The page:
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I have been trying for ages to understand the reason という is used so frequently. In other words, what does it add to the sentence and what connotations does it have in Japanese? I understand the meaning of each word individually in many of the set phrases it belongs to, but if you were forced to name who it is doing the いう'ing, would it be the speaker, Japanese society or just some abstract entity?

All I've found are silly and questionable English translations like:

今日のテーマは愛という事だ
"Today's lesson is the thing they call love"

The problem for me arises when I see just how often stuff like ということ appears in conversation, even twice in a sentence, like:

彼が金を貸してくれたということは私は彼に信用されているということだ。

Why isn't it just

彼がお金を貸してくれたこと

I was hoping someone could give me a (hopefully in-depth) understanding based more in how it is understood in Japanese. Even a link to a good Japanese explanation or a summary would do.

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This is a good question but quite wide ranging. If you follow the syllabus for the JLPT you will identify quite a few uses of という. I am not sure I will have time to put my answer together but I hope somebody else can give their's. –  Tim Jul 29 '13 at 14:04
    
I understand that it can be seen as quite broad, but I wagered that most uses of it stemmed from the same understanding of the term which I had hoped to learn. Also, I'm not the kind of person who can use something without understanding it. All the grammar points I have mastered just clicked suddenly when I had some realization of why they were the way they were. Here's hoping someone has a great answer! –  Nathan Jul 29 '13 at 23:41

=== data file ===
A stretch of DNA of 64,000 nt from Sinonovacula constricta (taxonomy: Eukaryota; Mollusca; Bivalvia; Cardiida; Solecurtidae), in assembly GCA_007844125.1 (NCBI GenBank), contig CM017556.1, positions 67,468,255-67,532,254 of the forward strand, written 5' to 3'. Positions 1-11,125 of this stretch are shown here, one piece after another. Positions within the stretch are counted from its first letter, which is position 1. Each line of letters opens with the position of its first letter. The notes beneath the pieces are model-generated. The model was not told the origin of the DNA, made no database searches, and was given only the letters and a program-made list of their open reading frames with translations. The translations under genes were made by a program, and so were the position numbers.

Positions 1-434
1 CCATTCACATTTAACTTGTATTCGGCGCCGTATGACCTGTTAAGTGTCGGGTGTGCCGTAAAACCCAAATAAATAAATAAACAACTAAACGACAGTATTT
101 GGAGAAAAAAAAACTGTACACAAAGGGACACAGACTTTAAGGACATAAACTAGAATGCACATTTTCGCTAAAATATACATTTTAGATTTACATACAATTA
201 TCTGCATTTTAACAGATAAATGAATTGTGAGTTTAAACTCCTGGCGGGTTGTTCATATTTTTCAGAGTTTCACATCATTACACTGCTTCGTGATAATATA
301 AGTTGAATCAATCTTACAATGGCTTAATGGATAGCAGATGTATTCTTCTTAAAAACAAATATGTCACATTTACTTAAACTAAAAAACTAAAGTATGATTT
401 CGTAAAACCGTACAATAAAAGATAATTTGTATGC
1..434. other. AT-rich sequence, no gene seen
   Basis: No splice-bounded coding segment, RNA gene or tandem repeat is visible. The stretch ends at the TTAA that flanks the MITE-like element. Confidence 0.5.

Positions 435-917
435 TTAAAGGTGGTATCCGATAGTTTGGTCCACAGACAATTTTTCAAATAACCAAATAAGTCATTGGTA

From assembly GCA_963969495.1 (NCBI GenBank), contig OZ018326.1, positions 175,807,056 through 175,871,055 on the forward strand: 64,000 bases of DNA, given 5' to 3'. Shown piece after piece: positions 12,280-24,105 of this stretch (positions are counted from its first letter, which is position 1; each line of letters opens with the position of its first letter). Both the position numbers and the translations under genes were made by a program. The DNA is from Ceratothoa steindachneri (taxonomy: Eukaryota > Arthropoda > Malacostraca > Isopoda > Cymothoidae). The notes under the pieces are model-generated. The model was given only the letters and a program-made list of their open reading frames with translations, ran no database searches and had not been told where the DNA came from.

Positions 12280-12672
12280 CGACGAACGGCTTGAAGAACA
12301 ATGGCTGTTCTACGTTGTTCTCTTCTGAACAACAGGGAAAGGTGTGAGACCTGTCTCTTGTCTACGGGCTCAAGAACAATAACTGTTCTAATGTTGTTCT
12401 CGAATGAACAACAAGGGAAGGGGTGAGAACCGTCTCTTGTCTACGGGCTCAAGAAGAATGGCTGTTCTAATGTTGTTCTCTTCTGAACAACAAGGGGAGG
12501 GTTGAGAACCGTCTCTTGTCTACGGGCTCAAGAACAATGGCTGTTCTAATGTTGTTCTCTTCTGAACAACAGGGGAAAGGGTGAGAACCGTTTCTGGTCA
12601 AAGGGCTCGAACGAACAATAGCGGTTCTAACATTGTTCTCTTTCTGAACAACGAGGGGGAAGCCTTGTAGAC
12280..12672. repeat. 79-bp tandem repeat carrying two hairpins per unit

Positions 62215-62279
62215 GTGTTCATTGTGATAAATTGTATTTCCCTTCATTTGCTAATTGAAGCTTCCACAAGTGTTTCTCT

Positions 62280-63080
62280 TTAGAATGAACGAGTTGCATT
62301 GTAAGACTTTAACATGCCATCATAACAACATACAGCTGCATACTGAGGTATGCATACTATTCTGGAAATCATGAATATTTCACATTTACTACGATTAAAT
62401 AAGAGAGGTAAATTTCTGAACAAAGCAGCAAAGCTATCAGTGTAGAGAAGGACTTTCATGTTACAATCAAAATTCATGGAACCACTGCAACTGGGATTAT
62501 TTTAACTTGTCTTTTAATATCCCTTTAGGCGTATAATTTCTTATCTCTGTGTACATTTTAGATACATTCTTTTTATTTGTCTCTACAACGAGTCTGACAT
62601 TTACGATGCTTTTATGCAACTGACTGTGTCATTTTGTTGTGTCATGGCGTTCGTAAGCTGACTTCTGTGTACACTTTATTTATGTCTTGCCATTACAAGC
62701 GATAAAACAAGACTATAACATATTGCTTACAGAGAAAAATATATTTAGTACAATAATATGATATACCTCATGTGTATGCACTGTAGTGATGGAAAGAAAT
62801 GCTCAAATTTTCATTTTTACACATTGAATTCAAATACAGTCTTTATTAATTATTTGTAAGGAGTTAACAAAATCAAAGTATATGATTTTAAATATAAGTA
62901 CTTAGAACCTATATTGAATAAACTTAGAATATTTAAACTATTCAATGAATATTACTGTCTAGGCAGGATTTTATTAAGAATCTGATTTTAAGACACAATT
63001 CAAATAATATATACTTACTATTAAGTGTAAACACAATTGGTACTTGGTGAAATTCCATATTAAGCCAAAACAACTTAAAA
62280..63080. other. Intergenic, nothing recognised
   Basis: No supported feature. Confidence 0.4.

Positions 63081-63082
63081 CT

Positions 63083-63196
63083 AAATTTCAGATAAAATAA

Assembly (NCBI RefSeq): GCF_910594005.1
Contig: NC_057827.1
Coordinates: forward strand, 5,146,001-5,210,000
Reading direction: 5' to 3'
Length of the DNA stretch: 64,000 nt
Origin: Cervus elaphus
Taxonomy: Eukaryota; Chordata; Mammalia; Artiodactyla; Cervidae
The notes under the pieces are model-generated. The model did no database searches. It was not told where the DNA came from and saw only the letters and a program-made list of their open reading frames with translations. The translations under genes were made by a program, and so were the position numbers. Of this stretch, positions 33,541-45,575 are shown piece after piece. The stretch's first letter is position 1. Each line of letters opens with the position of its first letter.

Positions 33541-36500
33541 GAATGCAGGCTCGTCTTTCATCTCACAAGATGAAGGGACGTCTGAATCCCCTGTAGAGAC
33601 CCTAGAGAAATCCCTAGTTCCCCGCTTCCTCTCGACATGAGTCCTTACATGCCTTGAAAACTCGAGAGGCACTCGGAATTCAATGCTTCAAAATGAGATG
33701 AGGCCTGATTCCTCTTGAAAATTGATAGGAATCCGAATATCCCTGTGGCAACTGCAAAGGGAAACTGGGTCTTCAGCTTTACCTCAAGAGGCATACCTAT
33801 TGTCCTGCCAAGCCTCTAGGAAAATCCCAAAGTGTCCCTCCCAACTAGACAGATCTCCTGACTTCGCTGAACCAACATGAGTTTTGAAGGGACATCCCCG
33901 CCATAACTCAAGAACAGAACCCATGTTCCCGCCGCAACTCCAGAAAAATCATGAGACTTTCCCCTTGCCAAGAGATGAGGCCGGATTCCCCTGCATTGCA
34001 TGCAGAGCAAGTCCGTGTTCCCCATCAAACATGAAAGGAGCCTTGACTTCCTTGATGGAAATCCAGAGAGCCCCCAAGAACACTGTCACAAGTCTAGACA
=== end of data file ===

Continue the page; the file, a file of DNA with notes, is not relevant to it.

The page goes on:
5 Answers 5

貸してくれたということは = 貸してくれた + ということは

ということは~ = That means ~

http://kotobank.jp/word/%E3%81%A8%E8%A8%80%E3%81%86%E3%81%93%E3%81%A8%E3%81%AF

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Japanese-Japanese dictionaries give almost complehensive lists.

“Aという” originally meant “someone says A”, but its original meaning has been lost in many cases, and it is used like a 助詞.

“Aということだ。” means “I heard that A.” In this sentence meaning of “say” is remaining.

In other cases “Aということ” is used as a noun clause. A shorter form “Aこと” is also used, but “Aということ” makes it more obvious that it is a noun clause. “Aこと” may be confused with a normal combination of 連体形 + 名詞.

彼が言ったということ
The fact that he said something
(less common) What I hear he said

彼が言ったこと
What he said
(less common) The fact that he said something

When used in the form of “Aということは、B(ということ)だ。”, it means “Judging from A, B.”

“なんということもない” means literally “about which I have nothing to say” implying “not special”.

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This is great! Could you also explain というの (I guess it's nearly the same) and というわけ? Preferably with examples rather than just Aということ? –  chlenix Nov 8 at 19:42

Question ①:"I have been trying for ages to understand the reason という is used so frequently."

Question ②:"What does という add to the sentence and what connotations does it have in Japanese?"

Question ③:If you were forced to name who it is doing the いう'ing, would it be the speaker, Japanese society or just some abstract entity?